On Sunday, 15th May, the United Nations (UN) in Somalia welcomed the conclusion of Somalia’s Presidential election, praising the ‘positive’ electoral process and peaceful transfer of power. Hassan Sheik Mohamud prevailed over Mohamed Abdullahi ‘Farmaajo’ to become Somalia’s new president. This election was anticipated to be a watershed moment for advancing long-awaited priorities in Somalia concerning peace and stability. James Swan, the UN Secretary General’s Special Representative for Somalia, stated, “I would like to congratulate the newly-elected President Hassan Sheikh Mohamud on his victory tonight,” while UN Secretary-General Antonio Guterres conveyed hope that the new President moves swiftly to form an inclusive Cabinet and that the new government and federal states work closely together to advance critical National concerns. However, from the need for long-term political stability to urgent security challenges, the Mohamud administration has its work cut out.
In March alone, two suicide bombings killed 48 people in central Somalia, while an attack on an AU base earlier in May killed ten Burundian peacekeepers. Al Jazeera reports the attack was ‘the deadliest raid on AU forces in the country since 2015.’ President Mohamud takes office over a Nation that has endured conflict and clan battles with no strong central government since the fall of dictator Mohamed Siad Barre in 1991. The government has little control beyond the capital, and the AU contingent guards an Iraq-style “Green Zone.” As such, stakes are very high for the Somali people moving forward from last week’s election. This report will investigate the chances of meaningful peace and security progress in post-election Somalia.
Core Issues And Why They Persist
Somalia’s longstanding struggles with conflict and instability have myriad contributing factors both within and outside the country. From Colonial legacies, clan conflicts, terrorism, and adverse environmental conditions, the incoming Mohamud administration has much to account for. Since the collapse of the Somali State in 1991, no administration has been able to form a government that unites Somalia’s many constituencies and interest groups. Perhaps because of this, Annite Weber, the European Union (EU) special representative to the Horn of Africa, emphasizes Somalia’s need to build a political settlement first and foremost. She claims that “a settlement forms the basis for agreement on issues related to the federalization process and the rule of law. It would also lay the groundwork…for constitution-making and State building.” Weber’s point is supported by evidence from Human Rights Watch (HRW) in their 2022 World Report focusing on Somalia. HRW found that “all parties to the conflict in Somalia committed violations of International Law, some amounting to war crimes.” HRW indicts the Islamist group Al-Shabab, highlighting where they “conducted indiscriminate and targeted attacks on civilians and forcibly recruited children.” Equally condemned is “inter-clan and intra-security force violence,” which killed, injured, and displaced civilians, as did sporadic military operations against Al-Shabab by Somali government forces, troops from the African Union Mission in Somalia (AMISOM), and other foreign forces, including the US Africa Command (AFRICOM).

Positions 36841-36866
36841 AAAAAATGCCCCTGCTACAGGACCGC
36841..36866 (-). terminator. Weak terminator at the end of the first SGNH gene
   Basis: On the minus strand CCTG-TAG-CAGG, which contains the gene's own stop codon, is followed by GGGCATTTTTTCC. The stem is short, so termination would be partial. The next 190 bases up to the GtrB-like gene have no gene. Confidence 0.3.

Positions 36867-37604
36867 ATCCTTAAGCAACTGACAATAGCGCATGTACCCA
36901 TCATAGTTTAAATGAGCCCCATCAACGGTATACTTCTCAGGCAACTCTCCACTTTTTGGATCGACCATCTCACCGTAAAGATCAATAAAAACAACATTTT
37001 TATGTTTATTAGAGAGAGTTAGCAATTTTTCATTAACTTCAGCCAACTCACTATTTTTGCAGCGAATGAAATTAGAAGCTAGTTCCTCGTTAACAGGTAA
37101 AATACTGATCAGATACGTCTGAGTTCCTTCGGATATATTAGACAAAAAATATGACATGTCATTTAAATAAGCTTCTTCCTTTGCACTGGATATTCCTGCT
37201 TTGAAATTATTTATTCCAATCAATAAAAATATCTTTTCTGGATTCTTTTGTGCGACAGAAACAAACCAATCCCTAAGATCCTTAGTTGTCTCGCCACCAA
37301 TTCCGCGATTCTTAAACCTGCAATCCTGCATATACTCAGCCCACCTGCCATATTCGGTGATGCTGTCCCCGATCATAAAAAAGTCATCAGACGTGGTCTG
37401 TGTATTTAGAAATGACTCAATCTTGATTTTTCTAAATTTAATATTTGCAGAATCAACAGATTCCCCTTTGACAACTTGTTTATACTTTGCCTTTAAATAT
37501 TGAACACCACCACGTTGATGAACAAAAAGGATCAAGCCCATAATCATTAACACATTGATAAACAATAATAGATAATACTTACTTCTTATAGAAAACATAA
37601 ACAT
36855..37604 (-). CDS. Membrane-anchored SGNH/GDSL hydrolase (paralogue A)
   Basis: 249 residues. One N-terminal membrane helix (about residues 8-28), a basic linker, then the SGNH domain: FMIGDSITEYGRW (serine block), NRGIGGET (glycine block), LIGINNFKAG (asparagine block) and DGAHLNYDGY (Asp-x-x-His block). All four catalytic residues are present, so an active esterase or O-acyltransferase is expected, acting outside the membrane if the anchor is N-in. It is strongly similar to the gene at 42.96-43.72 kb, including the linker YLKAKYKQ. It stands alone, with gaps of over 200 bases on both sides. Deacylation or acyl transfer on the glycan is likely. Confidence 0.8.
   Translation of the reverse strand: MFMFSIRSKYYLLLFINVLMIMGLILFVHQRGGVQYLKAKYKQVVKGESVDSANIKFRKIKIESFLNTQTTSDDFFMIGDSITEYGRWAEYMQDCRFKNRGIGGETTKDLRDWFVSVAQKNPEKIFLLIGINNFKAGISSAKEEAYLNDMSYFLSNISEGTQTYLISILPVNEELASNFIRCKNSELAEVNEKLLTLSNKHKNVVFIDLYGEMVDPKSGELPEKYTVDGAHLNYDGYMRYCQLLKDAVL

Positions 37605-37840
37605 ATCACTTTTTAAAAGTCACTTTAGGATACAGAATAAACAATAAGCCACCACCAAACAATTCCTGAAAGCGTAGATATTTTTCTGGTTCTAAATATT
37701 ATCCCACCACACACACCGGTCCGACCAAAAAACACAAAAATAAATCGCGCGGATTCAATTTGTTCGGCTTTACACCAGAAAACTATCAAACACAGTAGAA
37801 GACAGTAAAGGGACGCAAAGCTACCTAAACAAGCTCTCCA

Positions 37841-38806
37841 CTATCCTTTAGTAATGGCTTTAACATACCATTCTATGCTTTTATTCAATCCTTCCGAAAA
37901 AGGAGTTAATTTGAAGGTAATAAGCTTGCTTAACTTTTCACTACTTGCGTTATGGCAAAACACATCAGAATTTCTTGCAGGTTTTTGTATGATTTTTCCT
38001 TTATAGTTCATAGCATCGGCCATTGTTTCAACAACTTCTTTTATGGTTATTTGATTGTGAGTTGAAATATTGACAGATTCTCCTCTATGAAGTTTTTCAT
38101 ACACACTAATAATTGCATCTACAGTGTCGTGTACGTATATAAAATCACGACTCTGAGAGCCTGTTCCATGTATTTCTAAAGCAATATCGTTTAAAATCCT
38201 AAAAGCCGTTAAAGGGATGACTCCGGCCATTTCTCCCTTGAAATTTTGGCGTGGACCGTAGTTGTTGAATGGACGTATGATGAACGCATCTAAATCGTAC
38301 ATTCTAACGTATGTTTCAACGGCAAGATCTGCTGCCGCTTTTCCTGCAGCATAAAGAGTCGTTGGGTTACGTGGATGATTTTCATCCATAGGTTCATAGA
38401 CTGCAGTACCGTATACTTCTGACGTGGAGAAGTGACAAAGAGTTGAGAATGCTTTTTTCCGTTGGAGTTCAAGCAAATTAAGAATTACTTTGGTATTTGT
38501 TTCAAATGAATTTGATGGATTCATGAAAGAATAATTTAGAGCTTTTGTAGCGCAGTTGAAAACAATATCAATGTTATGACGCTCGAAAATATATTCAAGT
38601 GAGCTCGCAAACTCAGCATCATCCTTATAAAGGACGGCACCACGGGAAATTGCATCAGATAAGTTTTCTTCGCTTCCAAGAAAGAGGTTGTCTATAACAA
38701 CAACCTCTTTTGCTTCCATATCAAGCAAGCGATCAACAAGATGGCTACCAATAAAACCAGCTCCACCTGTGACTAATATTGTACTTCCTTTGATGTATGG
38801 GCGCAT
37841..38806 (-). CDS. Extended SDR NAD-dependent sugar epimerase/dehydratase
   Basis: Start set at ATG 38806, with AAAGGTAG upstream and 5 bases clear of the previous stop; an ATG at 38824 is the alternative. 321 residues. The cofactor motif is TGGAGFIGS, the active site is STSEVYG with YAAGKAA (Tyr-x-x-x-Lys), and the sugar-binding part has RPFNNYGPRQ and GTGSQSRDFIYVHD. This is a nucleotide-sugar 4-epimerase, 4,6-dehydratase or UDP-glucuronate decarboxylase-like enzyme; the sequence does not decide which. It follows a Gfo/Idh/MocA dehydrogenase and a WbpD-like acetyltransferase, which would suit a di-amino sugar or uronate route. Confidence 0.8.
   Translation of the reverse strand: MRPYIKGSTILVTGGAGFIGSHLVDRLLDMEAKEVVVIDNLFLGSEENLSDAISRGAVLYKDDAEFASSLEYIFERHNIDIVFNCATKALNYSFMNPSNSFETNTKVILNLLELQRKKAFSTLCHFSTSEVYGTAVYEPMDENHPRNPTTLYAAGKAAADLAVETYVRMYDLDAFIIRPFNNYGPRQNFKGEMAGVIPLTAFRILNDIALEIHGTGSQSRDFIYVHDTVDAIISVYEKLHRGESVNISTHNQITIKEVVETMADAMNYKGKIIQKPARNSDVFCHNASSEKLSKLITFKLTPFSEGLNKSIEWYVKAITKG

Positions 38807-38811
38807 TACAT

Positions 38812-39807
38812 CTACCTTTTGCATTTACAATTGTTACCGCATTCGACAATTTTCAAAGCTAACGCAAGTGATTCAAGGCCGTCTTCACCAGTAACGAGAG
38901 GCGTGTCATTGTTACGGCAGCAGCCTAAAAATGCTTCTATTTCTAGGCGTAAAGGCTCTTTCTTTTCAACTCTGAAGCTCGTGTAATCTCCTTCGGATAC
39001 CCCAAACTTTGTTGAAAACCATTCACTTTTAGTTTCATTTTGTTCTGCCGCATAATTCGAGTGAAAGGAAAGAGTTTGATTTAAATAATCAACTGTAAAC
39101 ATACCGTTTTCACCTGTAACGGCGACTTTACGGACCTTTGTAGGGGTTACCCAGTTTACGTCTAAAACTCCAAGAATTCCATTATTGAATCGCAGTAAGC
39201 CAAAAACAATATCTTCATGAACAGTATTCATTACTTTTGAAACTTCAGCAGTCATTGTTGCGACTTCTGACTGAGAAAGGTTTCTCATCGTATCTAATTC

As a result, progressive reform has stagnated. The government has failed to pass federal legislation on sexual offenses or key child’s rights legislation. As of 2022, Somalia is yet to establish a national human rights commission, something that has been pending since 2018. The link between a weak, divided State rife with conflict and the slow pace of political progress is clear. Moving forward from the May election, building a strong foundation by bringing together Somalia’s warring factions into a political settlement will be President Mohamud’s biggest challenge. However, we must also consider the impracticalities of applying Western-style ‘one size fits all’ policy prescriptions to the Somali reality. In his Master’s (MA) thesis at the University of New York-Buffalo, former president Farmaajo writes on this issue, saying of European Colonists, “Not only did they introduce one central, federal authority to the nomadic people in Somalia; they promoted a system of government based on the multi-party democratic system. This was totally foreign to the Somali pastoralist society.” Here Farmaajo makes clear both the need for a unifying political settlement and, crucially, the need for that settlement to be on Somalia’s terms.